There are discretionary costs in every business. The dangerous ones are those that are clearly personal in nature, or simply outside the scope of the business. Family travel disguised as a business trip is usually the biggest problem. If you claim it as an expense on your taxes, and later tell a seller that it was not a business expense, you’re not likely to be believed. Sellers are not interested in hearing about your trip to Bermuda, much less the extravagant meals, cars, phones, or insurance that you enjoy as a business owner. Once those expenses are recorded in the tax record, they are assumed to be normal and necessary expenses for your business.
So expensing that $10,000 vacation to Curacao saved you $3,000 in taxes last year, but just cost you $30,000 in long term wealth.
The next biggest bucket of discretionary expenses is unnecessary payroll. Are you employing your family in the business and paying them more than market rate for the job they are doing? I’ve met entrepreneurs who put their spouses on the payroll despite the fact that the spouse never lifts a finger. It might be good for tax purposes today, but it is going to reflect poorly on your sale price tomorrow.
What Not to Claim
Because businesses are generally sold on a multiple of EBITDA (*Earnings Before Interest, Taxes, Depreciation and Amortization), there are plenty of items that you should deduct as expenses, even on your taxes. As the name EBITDA implies, Interest, Depreciation and Amortization are not things that a buyer will worry much about, but which are deductible for tax purposes.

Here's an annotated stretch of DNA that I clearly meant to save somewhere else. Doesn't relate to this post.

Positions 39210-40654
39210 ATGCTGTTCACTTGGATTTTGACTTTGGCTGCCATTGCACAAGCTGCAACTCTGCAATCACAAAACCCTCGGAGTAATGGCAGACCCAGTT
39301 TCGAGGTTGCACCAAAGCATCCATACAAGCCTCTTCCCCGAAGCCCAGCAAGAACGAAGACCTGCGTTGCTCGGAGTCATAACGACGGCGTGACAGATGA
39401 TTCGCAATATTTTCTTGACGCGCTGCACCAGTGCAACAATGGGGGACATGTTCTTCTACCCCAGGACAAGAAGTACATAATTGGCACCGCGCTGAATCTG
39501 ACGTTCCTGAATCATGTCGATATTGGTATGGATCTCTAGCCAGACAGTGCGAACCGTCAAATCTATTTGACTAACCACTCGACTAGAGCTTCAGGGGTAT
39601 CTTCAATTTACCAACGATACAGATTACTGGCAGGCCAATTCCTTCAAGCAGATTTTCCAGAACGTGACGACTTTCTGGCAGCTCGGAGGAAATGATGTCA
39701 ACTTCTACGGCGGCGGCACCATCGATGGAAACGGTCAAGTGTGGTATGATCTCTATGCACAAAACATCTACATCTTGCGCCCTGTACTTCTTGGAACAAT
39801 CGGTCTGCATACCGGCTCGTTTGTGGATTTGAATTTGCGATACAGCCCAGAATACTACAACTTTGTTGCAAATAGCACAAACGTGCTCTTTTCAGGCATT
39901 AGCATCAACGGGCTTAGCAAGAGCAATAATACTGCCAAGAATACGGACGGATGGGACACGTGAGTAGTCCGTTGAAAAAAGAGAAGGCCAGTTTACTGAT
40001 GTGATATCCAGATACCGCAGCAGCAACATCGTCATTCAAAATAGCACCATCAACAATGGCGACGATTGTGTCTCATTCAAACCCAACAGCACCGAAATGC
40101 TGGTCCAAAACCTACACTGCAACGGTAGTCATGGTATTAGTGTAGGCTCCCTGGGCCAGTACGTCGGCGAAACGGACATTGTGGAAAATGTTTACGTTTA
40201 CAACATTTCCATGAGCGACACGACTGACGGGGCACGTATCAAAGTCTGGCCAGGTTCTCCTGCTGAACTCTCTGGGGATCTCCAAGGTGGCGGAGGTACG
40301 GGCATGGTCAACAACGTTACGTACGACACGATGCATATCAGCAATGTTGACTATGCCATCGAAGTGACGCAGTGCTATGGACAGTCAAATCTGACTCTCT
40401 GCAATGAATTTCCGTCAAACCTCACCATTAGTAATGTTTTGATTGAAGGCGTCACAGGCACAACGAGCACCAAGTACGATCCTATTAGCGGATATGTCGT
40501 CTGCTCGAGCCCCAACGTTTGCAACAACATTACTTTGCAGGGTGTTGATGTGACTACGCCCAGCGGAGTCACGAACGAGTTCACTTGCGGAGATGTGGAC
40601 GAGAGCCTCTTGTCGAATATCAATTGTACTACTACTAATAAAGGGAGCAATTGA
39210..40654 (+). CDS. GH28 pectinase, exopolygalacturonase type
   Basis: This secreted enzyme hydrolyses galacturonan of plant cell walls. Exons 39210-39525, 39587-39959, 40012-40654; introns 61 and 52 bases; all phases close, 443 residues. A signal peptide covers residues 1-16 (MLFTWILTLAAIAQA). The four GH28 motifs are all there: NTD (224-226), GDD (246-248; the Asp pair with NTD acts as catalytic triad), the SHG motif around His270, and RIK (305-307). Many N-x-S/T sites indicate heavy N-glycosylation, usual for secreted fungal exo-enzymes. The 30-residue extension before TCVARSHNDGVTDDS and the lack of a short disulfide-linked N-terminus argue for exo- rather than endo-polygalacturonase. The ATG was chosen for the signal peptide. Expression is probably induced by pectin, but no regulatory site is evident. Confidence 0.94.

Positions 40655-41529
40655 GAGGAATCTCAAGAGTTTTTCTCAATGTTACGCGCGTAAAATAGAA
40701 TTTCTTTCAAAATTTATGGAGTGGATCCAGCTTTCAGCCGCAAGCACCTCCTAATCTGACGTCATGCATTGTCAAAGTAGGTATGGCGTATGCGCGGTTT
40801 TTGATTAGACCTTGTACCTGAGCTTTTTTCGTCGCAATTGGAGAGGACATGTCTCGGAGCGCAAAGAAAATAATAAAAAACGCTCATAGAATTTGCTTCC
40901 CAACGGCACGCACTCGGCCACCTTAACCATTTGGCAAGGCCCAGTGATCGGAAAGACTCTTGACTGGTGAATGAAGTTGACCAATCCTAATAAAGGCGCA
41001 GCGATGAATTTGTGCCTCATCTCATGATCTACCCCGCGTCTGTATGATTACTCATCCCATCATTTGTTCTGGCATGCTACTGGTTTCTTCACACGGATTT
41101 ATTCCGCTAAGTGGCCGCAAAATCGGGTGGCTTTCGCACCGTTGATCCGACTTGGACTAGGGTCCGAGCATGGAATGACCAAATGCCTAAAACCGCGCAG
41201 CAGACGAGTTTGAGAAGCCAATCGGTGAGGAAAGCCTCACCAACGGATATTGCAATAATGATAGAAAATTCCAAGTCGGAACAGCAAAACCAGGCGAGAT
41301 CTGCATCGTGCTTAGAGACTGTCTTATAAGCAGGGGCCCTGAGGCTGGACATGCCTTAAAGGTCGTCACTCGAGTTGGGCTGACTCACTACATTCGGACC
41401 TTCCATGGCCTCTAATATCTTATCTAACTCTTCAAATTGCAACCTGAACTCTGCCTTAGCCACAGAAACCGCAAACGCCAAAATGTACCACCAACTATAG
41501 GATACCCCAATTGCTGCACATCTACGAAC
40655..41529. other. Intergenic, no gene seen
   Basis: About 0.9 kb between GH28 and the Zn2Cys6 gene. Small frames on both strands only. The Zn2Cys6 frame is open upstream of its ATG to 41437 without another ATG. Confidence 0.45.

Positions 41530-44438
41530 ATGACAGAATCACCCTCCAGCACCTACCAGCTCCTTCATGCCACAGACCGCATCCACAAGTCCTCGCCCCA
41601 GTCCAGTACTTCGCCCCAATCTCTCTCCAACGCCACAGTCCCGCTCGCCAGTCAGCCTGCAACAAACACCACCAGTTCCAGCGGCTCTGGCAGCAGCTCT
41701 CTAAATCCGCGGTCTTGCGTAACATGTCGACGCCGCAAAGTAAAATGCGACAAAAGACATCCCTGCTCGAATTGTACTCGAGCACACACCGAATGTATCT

During a sale process, interest, depreciation and amortization become “add-backs”. The buyer adds them back to your stated net profit. So go ahead and claim these items in order to reduce your taxes now…. They will not have any impact on your long term wealth.
Can You Get Away with It
If you think you can have it both ways and get away with it, you may be right. There are stories of business owners who manage to convince a buyer that all those business trips are indeed unnecessary family travel, but those are the exceptions not the rule.
During a sale negotiation, there are enough thorny issues to deal with — do you really want to add “discretionary expense add backs” to the pile? And even if you convince the buyer, you’ve also got to convince the buyer’s banker (and maybe the SBA who will back the bank). Those audiences tend to be much less flexible. I have yet to meet a banker who will engage in a conversation about vacations, cars, phones, or country-club memberships.
Come Down in the Middle
I like to paint this issue as black and white. But of course, it is not. The profit you show and the tax you pay are, to some extent up to you and your CPA. Playing it safe is my preference: you never know when a chance to sell will come along (or when the IRS might decide to audit you).
Your preference may be to play it loose and fast. That’s fine, as long as you understand that you may be trading 30 cents now for $3 later.
Dedicated to your (wealth building) profits,